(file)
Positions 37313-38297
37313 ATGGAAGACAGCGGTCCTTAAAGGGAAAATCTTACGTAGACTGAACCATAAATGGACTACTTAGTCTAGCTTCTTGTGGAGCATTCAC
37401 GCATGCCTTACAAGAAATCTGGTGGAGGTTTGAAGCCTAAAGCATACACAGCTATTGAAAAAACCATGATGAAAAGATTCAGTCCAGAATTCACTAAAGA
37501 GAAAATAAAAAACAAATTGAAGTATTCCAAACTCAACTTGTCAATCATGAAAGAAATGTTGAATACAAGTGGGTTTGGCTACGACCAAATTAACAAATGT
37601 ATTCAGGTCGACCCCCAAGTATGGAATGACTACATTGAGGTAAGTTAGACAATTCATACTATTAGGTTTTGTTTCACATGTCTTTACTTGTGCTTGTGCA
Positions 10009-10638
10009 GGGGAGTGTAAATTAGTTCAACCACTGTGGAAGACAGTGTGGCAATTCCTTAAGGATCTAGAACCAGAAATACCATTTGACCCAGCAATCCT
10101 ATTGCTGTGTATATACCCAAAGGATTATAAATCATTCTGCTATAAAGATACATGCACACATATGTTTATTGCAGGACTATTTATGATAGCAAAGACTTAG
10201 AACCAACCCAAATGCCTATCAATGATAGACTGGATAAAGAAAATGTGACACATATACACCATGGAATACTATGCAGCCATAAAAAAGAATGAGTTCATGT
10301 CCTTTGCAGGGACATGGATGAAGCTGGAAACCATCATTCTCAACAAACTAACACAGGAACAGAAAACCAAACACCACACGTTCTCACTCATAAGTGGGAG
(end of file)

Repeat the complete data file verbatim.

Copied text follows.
Positions 37313-38297
37313 ATGGAAGACAGCGGTCCTTAAAGGGAAAATCTTACGTAGACTGAACCATAAATGGACTACTTAGTCTAGCTTCTTGTGGAGCATTCAC
37401 GCATGCCTTACAAGAAATCTGGTGGAGGTTTGAAGCCTAAAGCATACACAGCTATTGAAAAAACCATGATGAAAAGATTCAGTCCAGAATTCACTAAAGA
37501 GAAAATAAAAAACAAATTGAAGTATTCCAAACTCAACTTGTCAATCATGAAAGAAATGTTGAATACAAGTGGGTTTGGCTACGACCAAATTAACAAATGT
37601 ATTCAGGTCGACCCCCAAGTATGGAATGACTACATTGAGGTAAGTTAGACAATTCATACTATTAGGTTTTGTTTCACATGTCTTTACTTGTGCTTGTGCA
Positions 10009-10638
10009 GGGGAGTGTAAATTAGTTCAACCACTGTGGAAGACAGTGTGGCAATTCCTTAAGGATCTAGAACCAGAAATACCATTTGACCCAGCAATCCT
10101 ATTGCTGTGTATATACCCAAAGGATTATAAATCATTCTGCTATAAAGATACATGCACACATATGTTTATTGCAGGACTATTTATGATAGCAAAGACTTAG
10201 AACCAACCCAAATGCCTATCAATGATAGACTGGATAAAGAAAATGTGACACATATACACCATGGAATACTATGCAGCCATAAAAAAGAATGAGTTCATGT
10301 CCTTTGCAGGGACATGGATGAAGCTGGAAACCATCATTCTCAACAAACTAACACAGGAACAGAAAACCAAACACCACACGTTCTCACTCATAAGTGGGAG